Scores: Obama 75 | Romney 74
Judge: Fenja Berglund
I have reservations about seated debates, which can blur the boundaries of who has the floor as well as making it more difficult for speakers to hold a commanding presence. Both speakers proved me wrong in this debate, with the format (and perhaps lessons learned) working well for Barack Obama’s calm, professorial style. Likewise, there was a smoothing of Mitt Romney’s more excessive aggression and interruptions leaving him with an impressively commanding manner. Overall I found both speakers engaging and appropriately assertive. That is the most positive comment I can make about this debate.
The whole debate was messy and largely unenlightening. Both speakers kept up a fairly constant barrage of attack on each other’s facts and record without many really effective strikes on either side. Good points were allowed to peter out while chasing much weaker points well past their usefulness. Inconsistency was rife and rarely called out by either speaker.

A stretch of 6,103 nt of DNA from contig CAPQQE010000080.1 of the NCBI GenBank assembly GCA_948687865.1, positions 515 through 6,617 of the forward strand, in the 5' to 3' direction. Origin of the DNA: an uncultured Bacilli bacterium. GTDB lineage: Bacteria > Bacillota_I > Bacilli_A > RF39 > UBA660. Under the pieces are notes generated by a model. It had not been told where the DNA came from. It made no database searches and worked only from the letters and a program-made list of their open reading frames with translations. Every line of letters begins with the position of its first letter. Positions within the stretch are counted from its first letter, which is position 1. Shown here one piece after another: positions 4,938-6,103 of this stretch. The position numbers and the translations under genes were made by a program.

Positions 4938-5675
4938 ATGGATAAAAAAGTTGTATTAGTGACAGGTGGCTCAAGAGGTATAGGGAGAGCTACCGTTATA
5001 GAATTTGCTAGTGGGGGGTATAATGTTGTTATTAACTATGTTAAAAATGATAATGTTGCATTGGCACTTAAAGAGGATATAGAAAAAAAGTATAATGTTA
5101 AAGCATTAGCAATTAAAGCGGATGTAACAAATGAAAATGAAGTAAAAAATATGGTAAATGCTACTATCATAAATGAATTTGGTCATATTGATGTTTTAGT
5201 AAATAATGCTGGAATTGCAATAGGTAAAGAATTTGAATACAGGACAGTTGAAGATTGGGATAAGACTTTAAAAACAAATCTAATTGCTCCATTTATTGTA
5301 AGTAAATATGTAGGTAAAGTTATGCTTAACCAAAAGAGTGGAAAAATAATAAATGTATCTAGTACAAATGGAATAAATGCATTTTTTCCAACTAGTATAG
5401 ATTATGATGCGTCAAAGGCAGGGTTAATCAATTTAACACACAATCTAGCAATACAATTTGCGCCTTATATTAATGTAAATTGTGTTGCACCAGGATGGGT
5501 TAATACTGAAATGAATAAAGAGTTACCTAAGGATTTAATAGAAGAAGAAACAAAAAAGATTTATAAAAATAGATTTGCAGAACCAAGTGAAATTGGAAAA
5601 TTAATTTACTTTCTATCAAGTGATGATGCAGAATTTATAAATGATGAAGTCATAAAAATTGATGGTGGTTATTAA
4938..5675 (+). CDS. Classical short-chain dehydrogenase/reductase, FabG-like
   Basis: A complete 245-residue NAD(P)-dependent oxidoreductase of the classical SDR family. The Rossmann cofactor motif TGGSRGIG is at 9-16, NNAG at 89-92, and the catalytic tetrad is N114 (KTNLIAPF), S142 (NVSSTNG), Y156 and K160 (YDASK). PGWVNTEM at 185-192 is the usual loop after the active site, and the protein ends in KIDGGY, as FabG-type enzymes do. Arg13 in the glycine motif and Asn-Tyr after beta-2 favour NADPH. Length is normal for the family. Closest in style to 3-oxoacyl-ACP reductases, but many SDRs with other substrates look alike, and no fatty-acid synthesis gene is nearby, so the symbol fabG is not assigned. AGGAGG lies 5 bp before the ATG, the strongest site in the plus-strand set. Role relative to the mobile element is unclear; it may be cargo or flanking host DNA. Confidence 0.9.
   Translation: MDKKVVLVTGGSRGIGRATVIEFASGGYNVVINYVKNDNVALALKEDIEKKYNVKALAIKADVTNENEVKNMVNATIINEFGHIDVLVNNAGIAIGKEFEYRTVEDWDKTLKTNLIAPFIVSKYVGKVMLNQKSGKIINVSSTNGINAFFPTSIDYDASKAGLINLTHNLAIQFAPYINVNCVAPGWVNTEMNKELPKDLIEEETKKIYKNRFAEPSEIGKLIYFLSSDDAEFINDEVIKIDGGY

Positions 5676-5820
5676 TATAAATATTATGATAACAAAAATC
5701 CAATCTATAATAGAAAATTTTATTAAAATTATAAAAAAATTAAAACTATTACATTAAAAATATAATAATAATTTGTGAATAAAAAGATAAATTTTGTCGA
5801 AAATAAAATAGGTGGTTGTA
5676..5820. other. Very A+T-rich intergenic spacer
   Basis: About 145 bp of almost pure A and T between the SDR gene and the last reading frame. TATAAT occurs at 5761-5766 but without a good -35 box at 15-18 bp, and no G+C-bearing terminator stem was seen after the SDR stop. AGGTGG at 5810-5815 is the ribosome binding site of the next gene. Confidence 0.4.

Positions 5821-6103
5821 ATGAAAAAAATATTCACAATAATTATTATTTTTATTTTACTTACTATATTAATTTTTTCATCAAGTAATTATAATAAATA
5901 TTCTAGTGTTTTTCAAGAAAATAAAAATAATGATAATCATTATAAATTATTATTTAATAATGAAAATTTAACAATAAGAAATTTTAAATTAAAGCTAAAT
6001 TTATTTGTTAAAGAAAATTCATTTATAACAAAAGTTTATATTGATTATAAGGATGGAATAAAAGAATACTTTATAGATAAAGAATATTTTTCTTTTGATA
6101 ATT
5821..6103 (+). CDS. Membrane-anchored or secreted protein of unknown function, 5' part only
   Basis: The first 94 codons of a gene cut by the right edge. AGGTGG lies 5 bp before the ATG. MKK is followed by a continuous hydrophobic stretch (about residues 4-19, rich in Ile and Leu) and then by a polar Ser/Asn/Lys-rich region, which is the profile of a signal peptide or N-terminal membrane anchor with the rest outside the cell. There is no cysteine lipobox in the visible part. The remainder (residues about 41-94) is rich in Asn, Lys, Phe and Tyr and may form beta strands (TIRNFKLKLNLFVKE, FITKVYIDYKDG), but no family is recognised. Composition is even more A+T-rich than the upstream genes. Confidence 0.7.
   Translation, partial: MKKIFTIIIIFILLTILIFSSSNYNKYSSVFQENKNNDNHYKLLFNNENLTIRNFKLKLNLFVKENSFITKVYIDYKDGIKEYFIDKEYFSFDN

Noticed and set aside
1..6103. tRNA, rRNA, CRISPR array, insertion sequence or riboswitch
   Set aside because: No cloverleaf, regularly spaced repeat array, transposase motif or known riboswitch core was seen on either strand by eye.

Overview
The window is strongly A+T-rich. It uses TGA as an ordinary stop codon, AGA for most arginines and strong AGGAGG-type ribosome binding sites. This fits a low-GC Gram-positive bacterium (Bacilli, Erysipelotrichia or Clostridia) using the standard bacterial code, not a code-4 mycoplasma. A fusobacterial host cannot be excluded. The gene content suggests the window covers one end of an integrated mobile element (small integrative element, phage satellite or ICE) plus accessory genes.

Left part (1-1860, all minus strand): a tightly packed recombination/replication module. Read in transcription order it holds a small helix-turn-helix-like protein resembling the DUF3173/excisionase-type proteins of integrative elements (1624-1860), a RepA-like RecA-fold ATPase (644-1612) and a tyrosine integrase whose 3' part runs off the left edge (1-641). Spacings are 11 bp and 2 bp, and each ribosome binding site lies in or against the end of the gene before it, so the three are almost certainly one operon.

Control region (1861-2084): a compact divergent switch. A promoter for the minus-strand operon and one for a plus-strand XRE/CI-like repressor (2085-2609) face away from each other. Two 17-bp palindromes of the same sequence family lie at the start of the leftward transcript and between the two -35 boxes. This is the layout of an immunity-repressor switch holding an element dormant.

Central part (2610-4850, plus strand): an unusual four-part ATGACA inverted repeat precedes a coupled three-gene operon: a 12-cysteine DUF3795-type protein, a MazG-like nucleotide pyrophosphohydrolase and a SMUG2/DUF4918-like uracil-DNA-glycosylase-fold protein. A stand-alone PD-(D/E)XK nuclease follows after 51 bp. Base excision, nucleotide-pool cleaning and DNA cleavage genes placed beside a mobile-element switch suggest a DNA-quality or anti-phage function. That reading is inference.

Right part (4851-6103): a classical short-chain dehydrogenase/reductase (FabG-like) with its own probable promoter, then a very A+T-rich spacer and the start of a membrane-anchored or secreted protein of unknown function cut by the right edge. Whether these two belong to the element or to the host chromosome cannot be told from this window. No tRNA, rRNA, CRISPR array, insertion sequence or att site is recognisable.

Had this not been such an important debate, at times the superficiality would have been comical. While it’s touching that everyone loves teachers and wants world peace, it would not be unreasonable to expect a higher level of analysis of how to go about achieving these things from presidential candidates than we normally expect from Miss World contestants.
Obama was the slightly less glib of the two, engaging a bit more with the facts, although there was still not nearly enough analysis at more than a surface level. Although he was at times more fluent, Romney’s lack of substantive matter did not rescue him from wandering into trouble with inconsistencies and obvious errors. Obama landed marginally more winning points amongst the chaotic efforts at point scoring. “Here’s one thing I’ve learned as commander-in-chief …” could have been yet another cheap shot but was employed well to make a point. For those reasons I felt Obama emerged from an uninspiring debate with a narrow and not particularly convincing victory.